The JOSS Years

Reflections on an Experiment

by Shirley L. Marks


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JOSS, a personal time-shared computing service, was proposed in March 1961 as "an exploration into continuous and intimate contact between a human user and a computer." The JOSS experiment began in May 1963 with one typewriter console at the JOHNNIAC computer and four installed in offices of selected RAND staff. By the end of 1970, there were 500 to 600 users at RAND and at Air Force sites across the country. JOSS was designed for solution of the small numerical problem. The readability of the English-like commands and messages contributes to easy program creation and modification. Mobile JOSS consoles permit easy access to the system from RAND offices equipped with special plugs. Such language and console characteristics have enhanced the personalized, open-shop approach to computing power for the nonprogrammer. To serve more users, however, JOSS resources can probably be managed more formally than at present.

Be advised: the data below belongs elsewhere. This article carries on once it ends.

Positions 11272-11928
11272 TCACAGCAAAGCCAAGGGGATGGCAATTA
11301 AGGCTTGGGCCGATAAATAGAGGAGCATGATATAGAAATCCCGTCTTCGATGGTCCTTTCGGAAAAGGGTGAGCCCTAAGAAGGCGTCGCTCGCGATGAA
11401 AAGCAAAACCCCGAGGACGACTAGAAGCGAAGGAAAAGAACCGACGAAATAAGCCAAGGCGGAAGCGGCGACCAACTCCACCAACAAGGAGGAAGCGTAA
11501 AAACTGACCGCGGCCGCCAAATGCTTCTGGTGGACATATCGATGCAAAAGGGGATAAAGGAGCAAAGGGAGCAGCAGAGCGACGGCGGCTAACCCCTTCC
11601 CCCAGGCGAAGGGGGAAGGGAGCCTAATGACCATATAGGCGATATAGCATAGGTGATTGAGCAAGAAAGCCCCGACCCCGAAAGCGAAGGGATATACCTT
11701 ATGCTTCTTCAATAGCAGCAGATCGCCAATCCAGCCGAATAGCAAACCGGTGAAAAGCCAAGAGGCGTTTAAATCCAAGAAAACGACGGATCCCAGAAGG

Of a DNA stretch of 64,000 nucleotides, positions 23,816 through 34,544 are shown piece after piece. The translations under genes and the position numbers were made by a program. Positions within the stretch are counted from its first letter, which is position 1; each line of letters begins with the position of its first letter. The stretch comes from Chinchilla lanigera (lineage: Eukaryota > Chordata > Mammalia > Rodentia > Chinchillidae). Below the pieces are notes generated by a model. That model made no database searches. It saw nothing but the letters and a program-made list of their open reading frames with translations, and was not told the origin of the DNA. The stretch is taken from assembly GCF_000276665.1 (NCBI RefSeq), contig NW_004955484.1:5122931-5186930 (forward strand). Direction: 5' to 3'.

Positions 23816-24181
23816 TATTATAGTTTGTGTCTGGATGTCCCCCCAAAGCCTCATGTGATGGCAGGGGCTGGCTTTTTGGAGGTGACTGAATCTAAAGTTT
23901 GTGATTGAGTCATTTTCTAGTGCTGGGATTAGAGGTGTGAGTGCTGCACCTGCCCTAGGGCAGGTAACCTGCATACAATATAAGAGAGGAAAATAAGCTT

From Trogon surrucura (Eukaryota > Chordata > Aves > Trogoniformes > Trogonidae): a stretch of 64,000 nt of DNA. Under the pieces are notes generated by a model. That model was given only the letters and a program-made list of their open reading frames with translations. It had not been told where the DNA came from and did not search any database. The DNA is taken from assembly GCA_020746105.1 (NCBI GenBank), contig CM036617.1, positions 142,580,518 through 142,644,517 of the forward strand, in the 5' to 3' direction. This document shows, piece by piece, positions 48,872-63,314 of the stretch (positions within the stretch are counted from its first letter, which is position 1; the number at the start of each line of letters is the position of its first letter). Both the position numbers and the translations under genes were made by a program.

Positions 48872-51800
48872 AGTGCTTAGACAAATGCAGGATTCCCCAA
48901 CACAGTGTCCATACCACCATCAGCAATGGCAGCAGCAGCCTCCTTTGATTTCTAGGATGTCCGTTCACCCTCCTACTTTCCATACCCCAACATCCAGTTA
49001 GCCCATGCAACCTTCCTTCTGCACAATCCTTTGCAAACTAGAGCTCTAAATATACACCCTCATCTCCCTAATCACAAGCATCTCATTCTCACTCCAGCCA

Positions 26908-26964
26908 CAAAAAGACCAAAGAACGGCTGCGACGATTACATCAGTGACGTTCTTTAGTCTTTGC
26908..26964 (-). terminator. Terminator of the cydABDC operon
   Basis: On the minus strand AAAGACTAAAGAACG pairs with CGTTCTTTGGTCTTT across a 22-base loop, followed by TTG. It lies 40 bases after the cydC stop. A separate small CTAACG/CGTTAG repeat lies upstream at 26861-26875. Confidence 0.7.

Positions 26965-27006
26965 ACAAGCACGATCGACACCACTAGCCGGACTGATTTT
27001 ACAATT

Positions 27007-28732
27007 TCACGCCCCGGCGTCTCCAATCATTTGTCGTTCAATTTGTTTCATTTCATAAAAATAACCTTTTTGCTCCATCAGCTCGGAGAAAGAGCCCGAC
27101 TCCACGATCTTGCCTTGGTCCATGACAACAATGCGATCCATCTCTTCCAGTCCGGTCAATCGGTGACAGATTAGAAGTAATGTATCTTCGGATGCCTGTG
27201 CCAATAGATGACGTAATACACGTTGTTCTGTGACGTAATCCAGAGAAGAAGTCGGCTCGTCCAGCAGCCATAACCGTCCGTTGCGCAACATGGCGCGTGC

This report is part of the RAND Corporation Report series. The report was a product of the RAND Corporation from 1948 to 1993 that represented the principal publication documenting and transmitting RAND's major research findings and final research.

The RAND Corporation is a nonprofit institution that helps improve policy and decisionmaking through research and analysis. RAND's publications do not necessarily reflect the opinions of its research clients and sponsors.